I have briefly discussed my casual fascination with the James Bond novels, so when the recent BBC America series Fleming came up on Lovefilm, my wife and I checked it out. And it’s … odd.
There have already been two other Fleming bio films, neither of which I have seen, one of them with Charles Dance and the other with (le sigh) Jason Connery. My purpose isn’t to give a review here — there are enough of them out there — but just to point out a pattern that struck me as interesting.
When I started writing this post, I was going to say that it’s unusual the extent to which Ian Fleming (here played by Dominic Cooper) is identified with James Bond. He really is — not just the suave playboy stuff, which appears to have been pretty much true, but a bunch of added action sequences, a scene with a speargun, Bond-esque music and more. But actually, it occurred to me that it isn’t unique to Fleming at all. Arthur Conan Doyle frequently appears in contexts that link him to Sherlock Holmes, and even in the modern literary landscape people are very likely to view H. P. Lovecraft as some kind of master of the occult despite the fact that they should know better.
The reality is that Ian Fleming’s life was interesting only to people like me who find things most people would find boring interesting. He was bright, charming and imaginative, but not disciplined or accomplished; his family got him a series of jobs he didn’t excel at. He had some affairs. He commanded a desk at Naval Intelligence in the war, where he put his charm and creativity to good use but was not the man of action the show makes him (although to its credit it portrays him as someone who would have liked to be a man of action more than an actual one). He became a journalist, he wrote some spy novels and a children’s book, and he died young, very possibly from partying too hard. He tells you interesting things about life in interwar and postwar Britain, but there’s no obvious connection between liking Ian Fleming’s books and liking Ian Fleming.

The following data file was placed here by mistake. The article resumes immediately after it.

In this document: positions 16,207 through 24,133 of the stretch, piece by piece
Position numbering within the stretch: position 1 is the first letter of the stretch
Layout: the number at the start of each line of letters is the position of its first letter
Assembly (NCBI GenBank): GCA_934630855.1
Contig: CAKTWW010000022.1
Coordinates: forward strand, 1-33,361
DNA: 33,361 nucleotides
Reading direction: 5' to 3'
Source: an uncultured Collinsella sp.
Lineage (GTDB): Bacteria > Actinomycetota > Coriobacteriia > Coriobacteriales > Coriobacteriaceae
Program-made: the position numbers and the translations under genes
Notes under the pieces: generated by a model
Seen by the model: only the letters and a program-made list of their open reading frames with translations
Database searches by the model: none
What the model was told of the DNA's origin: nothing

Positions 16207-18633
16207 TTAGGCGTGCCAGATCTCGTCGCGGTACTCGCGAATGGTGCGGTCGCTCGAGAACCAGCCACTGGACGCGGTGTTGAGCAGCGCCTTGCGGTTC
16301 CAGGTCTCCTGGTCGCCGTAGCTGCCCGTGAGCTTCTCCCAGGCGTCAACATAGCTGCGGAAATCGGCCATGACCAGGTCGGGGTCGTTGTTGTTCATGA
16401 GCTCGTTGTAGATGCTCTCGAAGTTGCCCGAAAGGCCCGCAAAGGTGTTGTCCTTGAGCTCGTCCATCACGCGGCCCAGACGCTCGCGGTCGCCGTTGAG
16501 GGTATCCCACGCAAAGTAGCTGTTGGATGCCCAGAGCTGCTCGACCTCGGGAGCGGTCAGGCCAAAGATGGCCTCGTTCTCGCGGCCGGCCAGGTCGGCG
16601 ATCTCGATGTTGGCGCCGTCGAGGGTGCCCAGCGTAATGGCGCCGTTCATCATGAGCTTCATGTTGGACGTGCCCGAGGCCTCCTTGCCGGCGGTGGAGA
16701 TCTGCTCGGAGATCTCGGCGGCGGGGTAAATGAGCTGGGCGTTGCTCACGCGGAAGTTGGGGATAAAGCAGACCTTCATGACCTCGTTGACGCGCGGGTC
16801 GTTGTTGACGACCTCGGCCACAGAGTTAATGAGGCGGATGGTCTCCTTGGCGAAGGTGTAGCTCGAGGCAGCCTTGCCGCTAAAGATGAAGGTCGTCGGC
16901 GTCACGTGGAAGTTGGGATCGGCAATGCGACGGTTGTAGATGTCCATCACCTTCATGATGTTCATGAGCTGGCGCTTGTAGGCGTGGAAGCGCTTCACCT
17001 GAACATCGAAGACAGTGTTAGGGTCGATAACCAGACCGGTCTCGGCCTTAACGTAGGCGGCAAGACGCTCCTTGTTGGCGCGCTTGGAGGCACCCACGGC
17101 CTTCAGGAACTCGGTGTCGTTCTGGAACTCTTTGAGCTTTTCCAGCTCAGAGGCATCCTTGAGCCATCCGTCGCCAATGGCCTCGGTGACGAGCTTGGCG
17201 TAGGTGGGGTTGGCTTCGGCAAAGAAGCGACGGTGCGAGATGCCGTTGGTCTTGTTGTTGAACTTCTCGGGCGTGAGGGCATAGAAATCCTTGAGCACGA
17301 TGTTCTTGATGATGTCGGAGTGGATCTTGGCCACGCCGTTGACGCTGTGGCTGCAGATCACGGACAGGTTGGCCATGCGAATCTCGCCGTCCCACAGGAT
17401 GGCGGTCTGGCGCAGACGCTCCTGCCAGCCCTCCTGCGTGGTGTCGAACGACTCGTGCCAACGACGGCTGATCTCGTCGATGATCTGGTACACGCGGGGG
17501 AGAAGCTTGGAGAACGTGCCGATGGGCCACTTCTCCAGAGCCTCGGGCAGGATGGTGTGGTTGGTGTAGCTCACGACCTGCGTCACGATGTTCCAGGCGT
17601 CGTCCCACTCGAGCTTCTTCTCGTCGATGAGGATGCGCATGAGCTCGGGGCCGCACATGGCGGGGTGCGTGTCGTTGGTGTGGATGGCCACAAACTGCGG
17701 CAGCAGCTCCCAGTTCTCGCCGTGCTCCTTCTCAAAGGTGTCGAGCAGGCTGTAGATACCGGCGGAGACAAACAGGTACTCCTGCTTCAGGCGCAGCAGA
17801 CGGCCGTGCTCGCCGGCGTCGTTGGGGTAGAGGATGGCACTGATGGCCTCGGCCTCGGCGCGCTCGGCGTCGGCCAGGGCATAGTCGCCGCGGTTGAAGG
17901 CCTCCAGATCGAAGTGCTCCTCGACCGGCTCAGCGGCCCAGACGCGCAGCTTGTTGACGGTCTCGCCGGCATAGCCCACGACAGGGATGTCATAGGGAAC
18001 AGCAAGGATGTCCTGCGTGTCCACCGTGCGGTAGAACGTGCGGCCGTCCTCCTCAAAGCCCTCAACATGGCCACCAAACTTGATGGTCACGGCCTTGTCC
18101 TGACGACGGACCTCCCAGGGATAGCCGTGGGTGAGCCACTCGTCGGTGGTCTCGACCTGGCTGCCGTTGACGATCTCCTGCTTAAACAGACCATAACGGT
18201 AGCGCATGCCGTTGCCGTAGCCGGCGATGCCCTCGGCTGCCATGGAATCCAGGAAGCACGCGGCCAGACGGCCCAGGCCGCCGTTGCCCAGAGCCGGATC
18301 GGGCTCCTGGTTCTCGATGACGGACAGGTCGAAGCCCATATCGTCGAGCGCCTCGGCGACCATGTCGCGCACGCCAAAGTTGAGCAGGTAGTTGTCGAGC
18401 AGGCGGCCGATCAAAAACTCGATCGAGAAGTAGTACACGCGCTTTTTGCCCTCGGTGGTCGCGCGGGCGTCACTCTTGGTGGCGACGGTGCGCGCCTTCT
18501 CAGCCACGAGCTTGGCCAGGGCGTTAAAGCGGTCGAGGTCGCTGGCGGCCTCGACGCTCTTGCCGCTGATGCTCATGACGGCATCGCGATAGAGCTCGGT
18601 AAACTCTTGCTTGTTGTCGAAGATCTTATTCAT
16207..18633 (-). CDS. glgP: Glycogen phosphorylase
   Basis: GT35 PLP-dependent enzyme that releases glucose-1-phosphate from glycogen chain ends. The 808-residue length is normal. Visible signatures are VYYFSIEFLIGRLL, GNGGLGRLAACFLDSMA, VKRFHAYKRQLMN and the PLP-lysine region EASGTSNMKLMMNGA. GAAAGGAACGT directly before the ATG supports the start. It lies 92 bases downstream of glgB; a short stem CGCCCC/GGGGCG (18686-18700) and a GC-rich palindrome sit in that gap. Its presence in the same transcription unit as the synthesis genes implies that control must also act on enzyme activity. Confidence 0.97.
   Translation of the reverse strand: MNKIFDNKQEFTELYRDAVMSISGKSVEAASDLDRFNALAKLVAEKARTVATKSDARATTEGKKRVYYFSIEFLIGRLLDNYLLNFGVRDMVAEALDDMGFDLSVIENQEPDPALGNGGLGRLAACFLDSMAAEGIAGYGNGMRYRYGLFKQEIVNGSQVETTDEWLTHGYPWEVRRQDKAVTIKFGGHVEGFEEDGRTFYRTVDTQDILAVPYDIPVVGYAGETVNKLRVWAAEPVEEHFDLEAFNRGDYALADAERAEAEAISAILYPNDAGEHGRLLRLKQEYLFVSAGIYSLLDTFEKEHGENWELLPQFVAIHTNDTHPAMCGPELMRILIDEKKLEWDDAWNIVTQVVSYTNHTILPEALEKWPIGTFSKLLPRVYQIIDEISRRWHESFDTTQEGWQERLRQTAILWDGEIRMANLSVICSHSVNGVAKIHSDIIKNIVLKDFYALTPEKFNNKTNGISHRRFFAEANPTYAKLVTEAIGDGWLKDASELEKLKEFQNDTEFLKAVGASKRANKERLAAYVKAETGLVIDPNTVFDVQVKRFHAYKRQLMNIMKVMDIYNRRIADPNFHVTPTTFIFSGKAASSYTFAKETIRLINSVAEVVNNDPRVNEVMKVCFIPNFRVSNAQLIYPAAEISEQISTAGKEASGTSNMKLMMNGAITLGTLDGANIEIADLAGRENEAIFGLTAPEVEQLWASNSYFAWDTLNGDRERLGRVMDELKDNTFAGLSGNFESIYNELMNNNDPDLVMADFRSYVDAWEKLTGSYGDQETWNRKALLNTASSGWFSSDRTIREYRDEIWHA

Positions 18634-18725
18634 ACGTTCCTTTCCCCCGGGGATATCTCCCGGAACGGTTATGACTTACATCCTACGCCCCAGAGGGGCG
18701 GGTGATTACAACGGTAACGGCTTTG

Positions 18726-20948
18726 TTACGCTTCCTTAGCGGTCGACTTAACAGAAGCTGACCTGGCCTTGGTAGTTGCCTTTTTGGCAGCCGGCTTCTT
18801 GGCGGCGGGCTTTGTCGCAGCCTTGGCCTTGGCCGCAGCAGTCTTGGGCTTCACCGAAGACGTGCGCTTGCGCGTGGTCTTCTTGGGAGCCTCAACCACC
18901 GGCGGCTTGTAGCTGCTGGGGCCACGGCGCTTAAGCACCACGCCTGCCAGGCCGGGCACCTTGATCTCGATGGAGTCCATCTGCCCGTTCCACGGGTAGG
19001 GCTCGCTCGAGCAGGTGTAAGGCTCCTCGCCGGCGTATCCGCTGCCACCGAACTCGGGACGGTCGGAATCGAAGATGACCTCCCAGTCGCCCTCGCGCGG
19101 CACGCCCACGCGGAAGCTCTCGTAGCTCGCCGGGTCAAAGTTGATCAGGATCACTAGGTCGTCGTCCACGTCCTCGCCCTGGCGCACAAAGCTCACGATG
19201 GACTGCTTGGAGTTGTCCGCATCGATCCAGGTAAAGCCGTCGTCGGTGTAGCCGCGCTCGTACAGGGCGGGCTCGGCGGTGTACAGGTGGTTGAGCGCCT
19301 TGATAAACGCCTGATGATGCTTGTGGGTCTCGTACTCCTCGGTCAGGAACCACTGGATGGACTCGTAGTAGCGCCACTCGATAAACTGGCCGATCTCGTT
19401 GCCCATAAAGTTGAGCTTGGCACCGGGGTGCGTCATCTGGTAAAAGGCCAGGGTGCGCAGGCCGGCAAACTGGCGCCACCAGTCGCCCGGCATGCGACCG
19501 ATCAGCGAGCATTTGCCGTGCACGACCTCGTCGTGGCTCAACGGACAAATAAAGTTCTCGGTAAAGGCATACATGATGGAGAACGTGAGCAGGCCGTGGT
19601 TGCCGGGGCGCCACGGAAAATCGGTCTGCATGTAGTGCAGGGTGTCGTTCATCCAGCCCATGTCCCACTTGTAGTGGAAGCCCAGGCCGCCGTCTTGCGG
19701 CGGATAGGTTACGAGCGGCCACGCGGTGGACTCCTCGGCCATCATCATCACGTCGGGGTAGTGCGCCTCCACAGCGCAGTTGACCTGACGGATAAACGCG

The thing is that writers’ biographies are often boring, or at least not visually very interesting. Fleming wrote books. At least he wrote books in Jamaica, which is something. And he had lots of affairs and wore good suits. But fundamentally most of the heightened dramatic tension in this thing is made up, just like a lot of the drama in a lot of biopics. Real life is always more sordid and confusing.
What I do appreciate about this show is that at least the type of structure that they keep trying to force the guy’s life into is appropriate to his writing, at least approximately. Which I suppose is the case with both Conan Doyle and Lovecraft as well.
But yeah, same as always: history insufficiently like television, so make it more like a television show. I did learn a few things from this, including the connections between Fleming’s family and various other prominent families of the age, although most of that came from looking things up after going “is that really true?” And it’s certainly well-made, except for the last ten minutes, which are absolutely wretched.
I did discover some great new names, such as this guy’s:
That is Admiral the Honourable Sir Reginald Aylmer Ranfurly Plunkett-Ernle-Erle-Drax, and not only was he an admiral and all that, but — I thought this as soon as I saw “Plunkett” and “Drax” — he was Lord Dunsany’s younger brother! I still don’t think his name is as good as that of Admiral Sir Manley Power, but it’s pretty great.